It was obvious from the start with the previous novels that Ayatsuji intended to fool the reader by using the two narratives, i.e. implying existing relations between the narratives or denying them. Which made solving them rather easy. By starting with saying that there is something fishy to the document in Meirokan no Satsujin, we at least know that Ayatsuji is going for something slightly different here.End Spoilers
Four disciples who are murdered according to their own stories and a labyrinth as the location for those murders. Yes, this novel is packed with thrilling events. It is a really exciting read, especially as any detective story gets more exciting when it is a genuine closed circle situation. Which this is, as the keys to get out of the Labyrinth House disappear early on in the story. The closed circle is once again a much-used trope of Ayatsuji, although this time it is not as natural as in Jukkakukan no Satsujin. But the setting! Just imagine being locked up in a labyrinth with a murderer on the loose! Ayatsuji is quite good at writing easy-to-read, but very exciting stories and this is no exception. I have to admit though, that at times it almost feels too much is going on. A locked room murder, a dying message, the labyrinth, the murders made to resemble the stories the disciples were writing... It almost feels like overkill, especially near the last half of the story-within-the-story, as events follow each other rather rapidly.
The murders made to resemble the scripts, as a plot-device, is fun to read though. One day, I will come up with a better English term for the Japanese mitate-satsujin than 'resembling' murder, but until that day, I will always refer to this older post. The previous two novels, despite obvious differences in characters and setting, were actually very similar in an abstract way, also looking tropes in use. The 'resembling' murder trope here thus feels quite 'fresh', even though it is an often employed trope within Japanese detective fiction. The motive for the resembling murders here is a lot more amusing than the motives you usually in detective fiction though and what is even more interesting is that Ayatsuji actually plays with the common motives, acknowledging them as legit, but also going one level deeper with the trope.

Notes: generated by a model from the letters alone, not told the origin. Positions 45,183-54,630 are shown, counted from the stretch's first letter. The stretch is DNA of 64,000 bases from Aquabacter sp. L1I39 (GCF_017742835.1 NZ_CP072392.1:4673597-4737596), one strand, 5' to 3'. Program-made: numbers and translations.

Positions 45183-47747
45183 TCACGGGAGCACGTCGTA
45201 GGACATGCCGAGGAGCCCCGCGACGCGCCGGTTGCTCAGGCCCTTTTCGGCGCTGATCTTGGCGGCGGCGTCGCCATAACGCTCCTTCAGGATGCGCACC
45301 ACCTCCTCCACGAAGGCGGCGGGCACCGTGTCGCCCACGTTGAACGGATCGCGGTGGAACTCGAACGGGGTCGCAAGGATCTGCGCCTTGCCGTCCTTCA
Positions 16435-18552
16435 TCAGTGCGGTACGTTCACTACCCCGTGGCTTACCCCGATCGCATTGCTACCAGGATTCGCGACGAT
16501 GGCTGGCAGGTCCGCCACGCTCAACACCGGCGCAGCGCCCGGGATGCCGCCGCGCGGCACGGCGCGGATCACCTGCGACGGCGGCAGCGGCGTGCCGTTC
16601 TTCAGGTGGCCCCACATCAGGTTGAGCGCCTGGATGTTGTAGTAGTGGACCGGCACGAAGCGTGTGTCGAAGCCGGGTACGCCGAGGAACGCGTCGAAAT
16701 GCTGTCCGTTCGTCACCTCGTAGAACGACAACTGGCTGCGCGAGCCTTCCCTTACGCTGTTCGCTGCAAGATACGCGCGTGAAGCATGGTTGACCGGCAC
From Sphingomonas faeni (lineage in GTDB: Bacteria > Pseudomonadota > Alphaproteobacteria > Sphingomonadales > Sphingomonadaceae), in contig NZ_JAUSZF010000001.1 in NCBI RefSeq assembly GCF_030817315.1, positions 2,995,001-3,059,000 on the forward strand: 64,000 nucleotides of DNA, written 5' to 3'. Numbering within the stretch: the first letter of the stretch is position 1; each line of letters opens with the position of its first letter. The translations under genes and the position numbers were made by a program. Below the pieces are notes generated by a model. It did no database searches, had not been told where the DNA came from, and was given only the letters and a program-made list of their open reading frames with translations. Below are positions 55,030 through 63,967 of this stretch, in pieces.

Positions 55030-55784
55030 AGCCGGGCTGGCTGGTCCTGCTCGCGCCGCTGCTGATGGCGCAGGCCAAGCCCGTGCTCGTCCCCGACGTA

I also liked how the mansion built by Nakamura Seiji actually appeared to be a really menacing location within the story. In Jukkakukan no Satsujin, Nakamura Seiji as a person seemed of more importance than the titular Decagon House, while the Water Mill House of Suishakan no Satsujin, admittedly worked as a creepy setting (and it gave us a creepy discovery-of-the-corpse-scene!), but it never felt threatening as an object on its own. The claustrophobic Labyrinth House with an actual labyrinth inside it and references to Greek mythology however is really impressive as a location and much more fitting to be mentioned in the title.
And of course, the genre-savviness! I still like the meta-conciousness of Jukkakukan no Satsujin more than this novel, as the discussions there feel a lot more natural / realistic to me. This time, most of the genre-savviness and meta-talk derives from Shimada himself. The contents themselves might be as entertaining as always, but these kind of things just feel more natural when spoken by a member of a Mystery Club. Yes, this is a totally personal feeling, but hey, opinions on novels are based personal experiences.
So short story, I like this novel. A lot. Which makes it very alluring to move up the other books in the series up in my reading pile...
Original Japanese title(s): 綾辻行人 『迷路館の殺人』